OUR CLUB HISTORY
Southern Tigers Basketball Association (STBA) is an amalgamation of two Basketball Association of South Australia (BASA) member clubs that operated in a geographic area south of Adelaide in South Australia, Noarlunga City Tigers Basketball Club and Adelaide Southern Suns Basketball Club. This paper is a brief factual account of the historic path each of the clubs took to this point.
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The sport of Basketball in the State of South Australia was boosted after World War II by the influx of emigrants from Europe, especially from the Baltic countries. One group, Latvians, quickly showed their love of the game and their faith in their new country by forming their own club, the Adelaide Sports Klub (ASK) to compete in the top competition run by the District and Metropolitan Amateur Basketball Association using the initial letters ASK as the team name. In 1955 the Association constructed the Forestville Basketball Stadium and all league games were played there.
In 1958 Kevin Lynch advertised in the Catholic Newspaper, ‘The Southern Cross’ for young people interested in playing basketball at Forestville Stadium. The Catholic Youth or CY Basketball Club was born. For the record books, the Club’s colours were a brilliant purple and white.
The Noarlunga story legally begins in 1963 with the incorporation of Catholic Youth Basketball Club. CY fielded their top Men’s side in the District competition (now called BankSA State League) and a number of junior teams. They had no Women’s teams and did not have a team in the Metro A (now Division 2 Senior competition). In the mid 1960’s as the high birthrates of early and mid 1940’s (the baby boomer generation) began to be involved in sporting clubs the Association had already constructed indoor stadiums at Bowden and Marion and had made a big financial commitment to construct a 3000 seat stadium in Richmond to replace Forestville as headquarters for State basketball. Basketball clubs participating at league level were either district based, such as South Adelaide and West Adelaide, ethnically based such as ASK or religiously based such as CY.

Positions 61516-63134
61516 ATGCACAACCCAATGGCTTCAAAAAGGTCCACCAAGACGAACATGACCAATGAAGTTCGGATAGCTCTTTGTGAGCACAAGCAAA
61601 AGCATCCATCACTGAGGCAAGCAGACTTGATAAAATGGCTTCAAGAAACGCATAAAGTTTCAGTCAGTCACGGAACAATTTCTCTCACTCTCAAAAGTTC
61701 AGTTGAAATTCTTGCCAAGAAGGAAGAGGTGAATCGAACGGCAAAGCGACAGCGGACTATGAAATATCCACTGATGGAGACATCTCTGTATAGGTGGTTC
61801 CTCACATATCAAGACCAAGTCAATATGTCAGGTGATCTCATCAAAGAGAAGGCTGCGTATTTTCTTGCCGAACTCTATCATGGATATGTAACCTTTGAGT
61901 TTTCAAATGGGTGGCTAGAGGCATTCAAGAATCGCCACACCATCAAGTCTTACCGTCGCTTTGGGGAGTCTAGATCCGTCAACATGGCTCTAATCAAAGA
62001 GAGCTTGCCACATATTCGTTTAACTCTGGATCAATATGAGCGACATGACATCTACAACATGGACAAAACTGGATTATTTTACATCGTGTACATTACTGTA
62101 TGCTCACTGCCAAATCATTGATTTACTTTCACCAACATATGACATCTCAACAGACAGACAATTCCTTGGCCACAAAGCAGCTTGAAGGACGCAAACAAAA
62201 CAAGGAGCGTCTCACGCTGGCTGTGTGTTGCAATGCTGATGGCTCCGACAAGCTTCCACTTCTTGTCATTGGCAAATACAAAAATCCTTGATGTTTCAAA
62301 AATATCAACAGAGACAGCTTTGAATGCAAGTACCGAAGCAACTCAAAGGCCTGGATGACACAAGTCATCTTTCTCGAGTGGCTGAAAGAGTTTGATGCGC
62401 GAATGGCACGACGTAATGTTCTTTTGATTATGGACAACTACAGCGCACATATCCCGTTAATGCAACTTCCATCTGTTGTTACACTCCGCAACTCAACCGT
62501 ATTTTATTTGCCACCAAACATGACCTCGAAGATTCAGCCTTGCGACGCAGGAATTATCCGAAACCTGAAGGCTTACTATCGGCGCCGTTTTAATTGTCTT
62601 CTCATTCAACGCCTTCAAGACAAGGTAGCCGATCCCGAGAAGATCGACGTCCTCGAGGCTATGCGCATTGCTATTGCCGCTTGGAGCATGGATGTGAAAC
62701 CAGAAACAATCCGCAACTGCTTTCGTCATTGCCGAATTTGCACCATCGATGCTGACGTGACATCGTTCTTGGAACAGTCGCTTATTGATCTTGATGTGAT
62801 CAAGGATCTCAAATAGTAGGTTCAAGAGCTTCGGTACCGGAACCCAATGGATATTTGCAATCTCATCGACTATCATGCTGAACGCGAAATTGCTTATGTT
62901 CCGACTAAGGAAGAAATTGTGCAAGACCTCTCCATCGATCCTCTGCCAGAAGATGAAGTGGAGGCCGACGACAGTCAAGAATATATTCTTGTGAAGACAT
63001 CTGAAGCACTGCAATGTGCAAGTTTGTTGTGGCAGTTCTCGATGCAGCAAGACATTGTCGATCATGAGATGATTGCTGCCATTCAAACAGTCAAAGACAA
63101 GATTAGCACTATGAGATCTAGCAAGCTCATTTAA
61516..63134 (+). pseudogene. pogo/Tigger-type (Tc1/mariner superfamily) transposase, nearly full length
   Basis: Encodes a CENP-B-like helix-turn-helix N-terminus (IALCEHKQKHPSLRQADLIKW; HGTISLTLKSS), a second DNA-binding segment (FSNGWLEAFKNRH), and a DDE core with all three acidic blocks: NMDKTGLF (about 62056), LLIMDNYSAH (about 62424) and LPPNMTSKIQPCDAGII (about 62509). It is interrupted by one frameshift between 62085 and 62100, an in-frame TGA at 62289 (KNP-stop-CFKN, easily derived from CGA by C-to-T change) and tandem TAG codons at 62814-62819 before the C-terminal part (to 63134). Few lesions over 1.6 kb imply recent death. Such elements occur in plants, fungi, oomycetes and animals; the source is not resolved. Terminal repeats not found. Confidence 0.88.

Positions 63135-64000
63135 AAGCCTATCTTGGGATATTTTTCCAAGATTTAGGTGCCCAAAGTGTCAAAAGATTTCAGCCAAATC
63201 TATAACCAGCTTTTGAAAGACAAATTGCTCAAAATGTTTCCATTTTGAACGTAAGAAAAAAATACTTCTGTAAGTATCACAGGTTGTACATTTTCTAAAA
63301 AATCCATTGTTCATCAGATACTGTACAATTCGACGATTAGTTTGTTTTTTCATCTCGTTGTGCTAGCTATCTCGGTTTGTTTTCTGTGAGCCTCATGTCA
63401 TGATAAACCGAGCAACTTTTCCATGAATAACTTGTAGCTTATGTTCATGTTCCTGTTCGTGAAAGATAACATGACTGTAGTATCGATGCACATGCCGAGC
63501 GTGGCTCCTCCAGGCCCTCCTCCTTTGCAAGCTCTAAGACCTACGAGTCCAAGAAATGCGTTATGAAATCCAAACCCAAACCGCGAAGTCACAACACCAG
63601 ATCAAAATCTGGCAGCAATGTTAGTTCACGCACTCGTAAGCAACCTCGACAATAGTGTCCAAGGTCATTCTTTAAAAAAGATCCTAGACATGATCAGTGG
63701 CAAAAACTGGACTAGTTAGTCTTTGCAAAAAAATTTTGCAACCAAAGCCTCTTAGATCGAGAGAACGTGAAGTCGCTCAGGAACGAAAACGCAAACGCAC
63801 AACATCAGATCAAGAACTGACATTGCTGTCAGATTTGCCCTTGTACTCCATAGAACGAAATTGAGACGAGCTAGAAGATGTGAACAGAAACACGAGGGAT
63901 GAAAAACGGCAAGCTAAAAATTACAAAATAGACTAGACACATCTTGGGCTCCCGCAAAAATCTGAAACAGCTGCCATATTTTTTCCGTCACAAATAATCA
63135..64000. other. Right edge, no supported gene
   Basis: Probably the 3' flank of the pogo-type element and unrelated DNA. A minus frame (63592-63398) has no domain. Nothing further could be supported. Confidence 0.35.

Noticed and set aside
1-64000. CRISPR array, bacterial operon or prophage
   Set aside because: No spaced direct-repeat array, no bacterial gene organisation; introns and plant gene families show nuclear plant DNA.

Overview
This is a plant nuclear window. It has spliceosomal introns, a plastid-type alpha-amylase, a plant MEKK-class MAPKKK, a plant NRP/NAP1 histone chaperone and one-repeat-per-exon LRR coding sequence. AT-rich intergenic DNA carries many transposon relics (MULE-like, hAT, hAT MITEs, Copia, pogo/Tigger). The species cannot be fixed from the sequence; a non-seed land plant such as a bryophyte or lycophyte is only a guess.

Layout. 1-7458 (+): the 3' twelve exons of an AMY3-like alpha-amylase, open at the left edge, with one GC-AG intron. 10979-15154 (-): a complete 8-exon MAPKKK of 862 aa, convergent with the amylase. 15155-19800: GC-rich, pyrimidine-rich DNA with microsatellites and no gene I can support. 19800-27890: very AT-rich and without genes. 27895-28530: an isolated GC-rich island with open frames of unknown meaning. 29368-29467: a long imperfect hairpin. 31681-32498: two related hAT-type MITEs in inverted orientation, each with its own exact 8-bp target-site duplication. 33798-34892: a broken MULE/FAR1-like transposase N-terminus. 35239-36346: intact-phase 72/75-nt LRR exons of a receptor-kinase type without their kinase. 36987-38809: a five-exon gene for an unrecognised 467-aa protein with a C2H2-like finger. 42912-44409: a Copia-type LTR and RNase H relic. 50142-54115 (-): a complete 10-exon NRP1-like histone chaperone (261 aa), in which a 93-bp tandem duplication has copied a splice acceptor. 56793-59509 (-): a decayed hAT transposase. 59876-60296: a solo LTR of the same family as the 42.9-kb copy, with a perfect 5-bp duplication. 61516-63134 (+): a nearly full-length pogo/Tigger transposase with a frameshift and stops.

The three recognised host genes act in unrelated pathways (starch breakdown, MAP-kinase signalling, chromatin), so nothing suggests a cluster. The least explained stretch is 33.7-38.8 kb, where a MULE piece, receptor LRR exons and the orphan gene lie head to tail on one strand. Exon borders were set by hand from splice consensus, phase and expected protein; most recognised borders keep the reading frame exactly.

The Association reasoned that for the sport to expand and to attract new juniors the ethnic and religiously based teams should change their names to names that are not associated with their origins and that meant using a geographic one, particularly those names used by football teams in SANFL. Thus, CY adopted the Glenelg Tigers name and colours of black and gold to attract players from the expanding south western suburbs centred around Brighton. ASK dropped the Latvians tag and became the Adelaide Giants Basketball Club with loose connections to the area around Rosewater in the north western suburbs.
Glenelg did not have the recruiting area to itself as there were at least two other influential basketball clubs in the general area that Glenelg were competing with for members. These were Plympton Rebels and the Forbes Basketball Club from the present Glenelg East, Morphettville, Plympton, Glandore region and in the early 1960’s they had merged to form the Forbes Rebels Basketball Club which at its biggest fielded 16 teams including juniors in the top competition. Their senior Women’s team competed at District level and their top Men’s team were in the Metro A competition, opposite to that of Glenelg.